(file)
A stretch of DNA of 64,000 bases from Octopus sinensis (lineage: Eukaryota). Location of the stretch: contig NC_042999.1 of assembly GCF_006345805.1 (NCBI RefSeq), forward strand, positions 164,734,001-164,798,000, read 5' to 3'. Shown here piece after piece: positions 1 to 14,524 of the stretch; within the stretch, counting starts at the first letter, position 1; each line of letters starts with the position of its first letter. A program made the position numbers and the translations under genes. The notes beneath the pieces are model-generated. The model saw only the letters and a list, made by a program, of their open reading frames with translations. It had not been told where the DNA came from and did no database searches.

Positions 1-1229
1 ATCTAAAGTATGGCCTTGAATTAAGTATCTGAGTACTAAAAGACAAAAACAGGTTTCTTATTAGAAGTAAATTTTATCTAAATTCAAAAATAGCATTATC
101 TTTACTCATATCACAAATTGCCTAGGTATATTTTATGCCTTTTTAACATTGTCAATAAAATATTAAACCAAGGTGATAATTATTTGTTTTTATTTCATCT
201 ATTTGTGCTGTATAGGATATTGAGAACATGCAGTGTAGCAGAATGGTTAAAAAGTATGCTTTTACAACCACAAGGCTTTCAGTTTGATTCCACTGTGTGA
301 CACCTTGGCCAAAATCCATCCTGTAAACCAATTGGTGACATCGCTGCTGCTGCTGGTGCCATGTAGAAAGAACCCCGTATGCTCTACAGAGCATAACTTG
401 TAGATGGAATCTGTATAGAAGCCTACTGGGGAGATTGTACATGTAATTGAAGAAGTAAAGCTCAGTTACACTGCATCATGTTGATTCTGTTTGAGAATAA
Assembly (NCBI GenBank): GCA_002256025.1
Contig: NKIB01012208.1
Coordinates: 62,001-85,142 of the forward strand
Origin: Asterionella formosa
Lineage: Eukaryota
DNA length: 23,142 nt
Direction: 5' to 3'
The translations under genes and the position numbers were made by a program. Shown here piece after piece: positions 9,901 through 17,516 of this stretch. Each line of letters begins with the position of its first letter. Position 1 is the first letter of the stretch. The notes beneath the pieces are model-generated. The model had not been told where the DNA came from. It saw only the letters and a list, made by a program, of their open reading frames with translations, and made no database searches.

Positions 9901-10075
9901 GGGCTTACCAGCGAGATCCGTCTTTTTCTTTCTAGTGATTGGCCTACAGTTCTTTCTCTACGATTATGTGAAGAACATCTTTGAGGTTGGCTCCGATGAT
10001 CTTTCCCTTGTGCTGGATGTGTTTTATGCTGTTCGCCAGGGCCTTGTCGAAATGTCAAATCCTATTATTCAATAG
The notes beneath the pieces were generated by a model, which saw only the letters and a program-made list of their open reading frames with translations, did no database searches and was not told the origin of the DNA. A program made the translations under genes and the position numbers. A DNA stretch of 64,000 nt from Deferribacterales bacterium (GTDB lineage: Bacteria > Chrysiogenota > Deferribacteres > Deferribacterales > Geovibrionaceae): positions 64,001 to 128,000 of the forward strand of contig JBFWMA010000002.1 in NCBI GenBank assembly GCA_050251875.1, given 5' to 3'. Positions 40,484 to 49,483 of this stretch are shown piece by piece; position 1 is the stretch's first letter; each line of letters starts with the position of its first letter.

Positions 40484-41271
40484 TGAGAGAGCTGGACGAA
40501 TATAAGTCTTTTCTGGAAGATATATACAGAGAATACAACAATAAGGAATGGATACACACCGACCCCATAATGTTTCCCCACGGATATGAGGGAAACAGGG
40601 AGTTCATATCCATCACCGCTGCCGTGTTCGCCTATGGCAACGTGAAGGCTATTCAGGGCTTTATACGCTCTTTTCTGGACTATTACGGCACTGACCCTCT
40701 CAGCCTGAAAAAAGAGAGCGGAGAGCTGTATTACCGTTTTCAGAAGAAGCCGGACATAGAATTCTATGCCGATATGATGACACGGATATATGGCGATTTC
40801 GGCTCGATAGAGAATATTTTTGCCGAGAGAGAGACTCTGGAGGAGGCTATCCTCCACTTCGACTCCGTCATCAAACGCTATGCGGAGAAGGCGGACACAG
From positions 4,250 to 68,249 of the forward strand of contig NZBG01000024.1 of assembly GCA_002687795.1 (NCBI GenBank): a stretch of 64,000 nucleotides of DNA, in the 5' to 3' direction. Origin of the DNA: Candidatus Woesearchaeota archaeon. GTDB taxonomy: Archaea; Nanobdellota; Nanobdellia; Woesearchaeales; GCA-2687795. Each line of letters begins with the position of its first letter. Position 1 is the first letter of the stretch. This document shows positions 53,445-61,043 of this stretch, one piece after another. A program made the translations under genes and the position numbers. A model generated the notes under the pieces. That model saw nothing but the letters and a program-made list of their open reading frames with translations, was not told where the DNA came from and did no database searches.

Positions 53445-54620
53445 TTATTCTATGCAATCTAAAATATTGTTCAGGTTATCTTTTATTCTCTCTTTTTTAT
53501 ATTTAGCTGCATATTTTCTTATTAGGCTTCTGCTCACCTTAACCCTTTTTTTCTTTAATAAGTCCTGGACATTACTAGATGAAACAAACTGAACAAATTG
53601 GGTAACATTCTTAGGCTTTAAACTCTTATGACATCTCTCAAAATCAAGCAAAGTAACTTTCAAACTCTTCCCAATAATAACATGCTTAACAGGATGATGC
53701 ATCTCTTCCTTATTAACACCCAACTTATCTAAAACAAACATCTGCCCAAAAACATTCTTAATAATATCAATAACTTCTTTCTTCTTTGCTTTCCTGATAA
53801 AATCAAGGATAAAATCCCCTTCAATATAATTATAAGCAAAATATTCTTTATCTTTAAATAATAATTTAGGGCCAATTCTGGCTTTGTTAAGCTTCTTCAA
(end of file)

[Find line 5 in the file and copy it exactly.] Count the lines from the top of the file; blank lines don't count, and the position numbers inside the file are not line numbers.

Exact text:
201 ATTTGTGCTGTATAGGATATTGAGAACATGCAGTGTAGCAGAATGGTTAAAAAGTATGCTTTTACAACCACAAGGCTTTCAGTTTGATTCCACTGTGTGA